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GOP's lower-polling candidates weigh in on Trump, immigration and taxes

Even when he's not on stage, Donald Trump dominates the debates. Louisiana Gov. Bobby Jindal launched a vicious attack on the frontrunner during the Republican presidential debate, while former Pennsylvania Sen. Rick Santorum refused to bite
2015 Republican debate: GOP candidates weigh in on Donald Trump 00:30

This story will be updated as the debate airs. Check back for more or visit CBSN for live analysis or read a transcript from that debate.

7:48 p.m. That's a wrap on the debate for the lower-polling candidates. The next portion of the debate with the top 11 starts at 8 p.m. EDT.

7:47 p.m. The last question for all four candidates was what they had to offer that the top-polling 11 candidates did not. Here's part of what they said:

Pataki: "First we have to win the election. You're going ot hear a lot of great ideas...none of it matters unless you win the election. And the second is once you win, you have to be able to govern successfully."

Santorum: "I am an outsider who came to Washington from the tough state of Pennsylvania and we got conservative things done. I made things happen in a town where things don't happen very's time to get someone who's an outsider, who can go to Washington, D.C. and knows how to get things done."

Jindal: "I am tired of the surrender caucus. I am angrier at the Republicans in D.C. than the president...we need to send somebody who understands its time to make big changes."

Graham: "Number one I will win a war that we can't afford to lose. I have a plan to destroy radical Islam because it has to be. These are religious Nazis running wild. President Obama has made one mistake after another."

7:46 p.m. Here's a larger breakout from CBS News Political Reporter Stephanie Condon on the debate about Ahmed Mohamed and Kim Davis.

7:34 p.m. Jindal said, "Across the world dictators walk all over this president...the only group he's able to out-negotiate is the Senate Republicans." He then pointedly asked Graham whether he would be willing to do away with the filibuster to vote down the Iran nuclear deal.

"I don't want to take off the table the ability to slow down Obama in his last 13 or 14 months because I want 60 votes to stop what I think he's going to do between now and January 2017," Graham said. "The world really is the way it is, President Obama is president, the goal is to get him out of there and pick someone who would actually do something." He said he's not going to promise to do anything that isn't achievable.

As Jindal continued to criticize congressional Republicans for not fighting back, Graham said, "I'm tired of telling people things they want to hear that I know we can't do." He said he won't shut down the government to do something like defund Planned Parenthood.

7:26 p.m. Graham is asked whether he would support the idea of a military strike against Iran's nuclear facilities.

"If I believed they were trying to break out and get a bomb, absolutely," he said. He went on to talk about the need to rebuild the military and railed against the Iran nuclear deal.

7:20 p.m. Santorum gets emotional when talking about his support for raising the minimum wage.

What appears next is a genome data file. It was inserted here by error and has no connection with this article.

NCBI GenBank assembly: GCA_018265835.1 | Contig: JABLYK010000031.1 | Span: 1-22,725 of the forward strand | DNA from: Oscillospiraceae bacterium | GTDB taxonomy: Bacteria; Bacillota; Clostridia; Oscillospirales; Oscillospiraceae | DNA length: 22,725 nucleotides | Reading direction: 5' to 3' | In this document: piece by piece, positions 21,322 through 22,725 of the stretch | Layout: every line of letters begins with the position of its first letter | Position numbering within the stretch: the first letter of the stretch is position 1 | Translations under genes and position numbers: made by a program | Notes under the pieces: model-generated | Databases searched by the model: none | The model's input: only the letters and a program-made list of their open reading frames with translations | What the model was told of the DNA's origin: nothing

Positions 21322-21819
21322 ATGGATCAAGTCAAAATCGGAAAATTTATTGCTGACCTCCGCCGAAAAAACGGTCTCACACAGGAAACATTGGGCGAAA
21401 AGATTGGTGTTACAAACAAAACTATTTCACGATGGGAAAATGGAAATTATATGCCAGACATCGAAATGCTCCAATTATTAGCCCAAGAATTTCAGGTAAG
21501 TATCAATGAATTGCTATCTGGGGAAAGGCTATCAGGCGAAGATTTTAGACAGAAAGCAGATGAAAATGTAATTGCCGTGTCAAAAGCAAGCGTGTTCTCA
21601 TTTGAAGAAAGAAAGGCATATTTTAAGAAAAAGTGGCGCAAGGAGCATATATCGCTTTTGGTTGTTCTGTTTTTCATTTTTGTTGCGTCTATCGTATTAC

"Republicans don't believe in a floor wage in America? Fine, you go ahead and make that case to the American public, I'm not going to. Not from a party that supported bailouts. I didn't, but this party did."

Graham had just weighed in on the issue, saying that if the minimum wage had gone up, it would have been hard for his parents to hire more people at the restaurant and bar they owned in South Carolina.

7:14 p.m. Pataki said he agrees with fellow candidates Donald Trump and Jeb Bush that hedge fund managers should not be able to pay a lower tax rate than their fellow Americans who earn a similar income.

Asked if he would support ending the rule on capital gains that allows them to pay lower taxes, Jindal said, "as a part of overall comprehensive tax reform that has a lower flatter tax code, sure. As as single item just to raise taxes, no."

Santorum said he was going to propose a 20 percent flat tax on income and capital gains for all Americans.

7:10 p.m. In a rare moment, Graham praised Democratic presidential candidate for doing a "good job" when it came to U.S. issues in Africa, and especially women's' issues. He then went on to attack her for the attack on the U.S. diplomatic facility in Benghazi.

Talking about bipartisanship later, Graham praised former Democratic House Speaker Tip O'Neill and former Republican President Ronald Reagan for working together. His prescription for bipartisanship: "That's what I'm going to do when I'm president. We're going to drink more."

7:07 p.m. A question for Graham and Santorum: Do they still support their votes to confirm Supreme Court Justice John Roberts, who was responsible for helping to uphold the Affordable Care Act in two separate decisions?

"He is one of the most qualified men to ever come before the United States Senate. I don't agree with his decision, but 99 percent of the time I will," Graham said. He said that one of the most important reasons for the Republicans to win the White House in 216 is so they don't "lose the judiciary" for decades.

Santorum said Roberts' decision on Obamacare was "bad," but, "he's made a lot of great decisions too...I don't regret at all standing up for John Roberts."

Jindal took issue with that, calling the Obamacare ruling "an expansion of socialism in our country. "It's not that he got a minor ruling wrong....the one that he got wrong is the big one," he said.

7:02 p.m. A lighter moment from Graham came when he was weighing in on the issue of religious liberty and the Constitution.